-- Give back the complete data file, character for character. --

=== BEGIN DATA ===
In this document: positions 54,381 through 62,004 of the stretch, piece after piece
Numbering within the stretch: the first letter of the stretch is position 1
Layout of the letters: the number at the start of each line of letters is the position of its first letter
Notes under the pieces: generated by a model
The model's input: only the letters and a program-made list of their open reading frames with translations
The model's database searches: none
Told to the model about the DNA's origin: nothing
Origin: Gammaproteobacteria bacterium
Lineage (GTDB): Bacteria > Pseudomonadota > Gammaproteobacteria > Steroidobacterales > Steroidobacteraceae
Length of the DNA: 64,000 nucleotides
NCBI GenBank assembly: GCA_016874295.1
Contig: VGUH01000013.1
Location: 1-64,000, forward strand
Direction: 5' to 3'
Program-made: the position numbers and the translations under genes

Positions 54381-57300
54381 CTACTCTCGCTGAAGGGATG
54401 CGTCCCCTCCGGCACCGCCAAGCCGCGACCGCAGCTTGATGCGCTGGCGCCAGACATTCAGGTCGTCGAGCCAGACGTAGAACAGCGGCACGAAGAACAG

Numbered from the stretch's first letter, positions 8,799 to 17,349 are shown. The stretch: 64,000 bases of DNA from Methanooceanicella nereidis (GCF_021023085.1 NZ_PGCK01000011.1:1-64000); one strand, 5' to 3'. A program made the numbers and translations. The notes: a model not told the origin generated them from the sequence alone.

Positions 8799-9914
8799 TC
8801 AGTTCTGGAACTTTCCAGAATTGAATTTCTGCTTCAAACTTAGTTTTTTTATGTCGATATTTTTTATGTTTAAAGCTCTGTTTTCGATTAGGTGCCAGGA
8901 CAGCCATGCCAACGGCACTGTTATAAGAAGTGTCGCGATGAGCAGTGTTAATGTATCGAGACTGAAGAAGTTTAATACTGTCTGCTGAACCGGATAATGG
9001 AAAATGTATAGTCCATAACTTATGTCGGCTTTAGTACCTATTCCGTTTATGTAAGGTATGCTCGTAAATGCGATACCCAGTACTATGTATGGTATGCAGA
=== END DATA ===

In this document: positions 54,381 through 62,004 of the stretch, piece after piece
Numbering within the stretch: the first letter of the stretch is position 1
Layout of the letters: the number at the start of each line of letters is the position of its first letter
Notes under the pieces: generated by a model
The model's input: only the letters and a program-made list of their open reading frames with translations
The model's database searches: none
Told to the model about the DNA's origin: nothing
Origin: Gammaproteobacteria bacterium
Lineage (GTDB): Bacteria > Pseudomonadota > Gammaproteobacteria > Steroidobacterales > Steroidobacteraceae
Length of the DNA: 64,000 nucleotides
NCBI GenBank assembly: GCA_016874295.1
Contig: VGUH01000013.1
Location: 1-64,000, forward strand
Direction: 5' to 3'
Program-made: the position numbers and the translations under genes

Positions 54381-57300
54381 CTACTCTCGCTGAAGGGATG
54401 CGTCCCCTCCGGCACCGCCAAGCCGCGACCGCAGCTTGATGCGCTGGCGCCAGACATTCAGGTCGTCGAGCCAGACGTAGAACAGCGGCACGAAGAACAG

Numbered from the stretch's first letter, positions 8,799 to 17,349 are shown. The stretch: 64,000 bases of DNA from Methanooceanicella nereidis (GCF_021023085.1 NZ_PGCK01000011.1:1-64000); one strand, 5' to 3'. A program made the numbers and translations. The notes: a model not told the origin generated them from the sequence alone.

Positions 8799-9914
8799 TC
8801 AGTTCTGGAACTTTCCAGAATTGAATTTCTGCTTCAAACTTAGTTTTTTTATGTCGATATTTTTTATGTTTAAAGCTCTGTTTTCGATTAGGTGCCAGGA
8901 CAGCCATGCCAACGGCACTGTTATAAGAAGTGTCGCGATGAGCAGTGTTAATGTATCGAGACTGAAGAAGTTTAATACTGTCTGCTGAACCGGATAATGG
9001 AAAATGTATAGTCCATAACTTATGTCGGCTTTAGTACCTATTCCGTTTATGTAAGGTATGCTCGTAAATGCGATACCCAGTACTATGTATGGTATGCAGA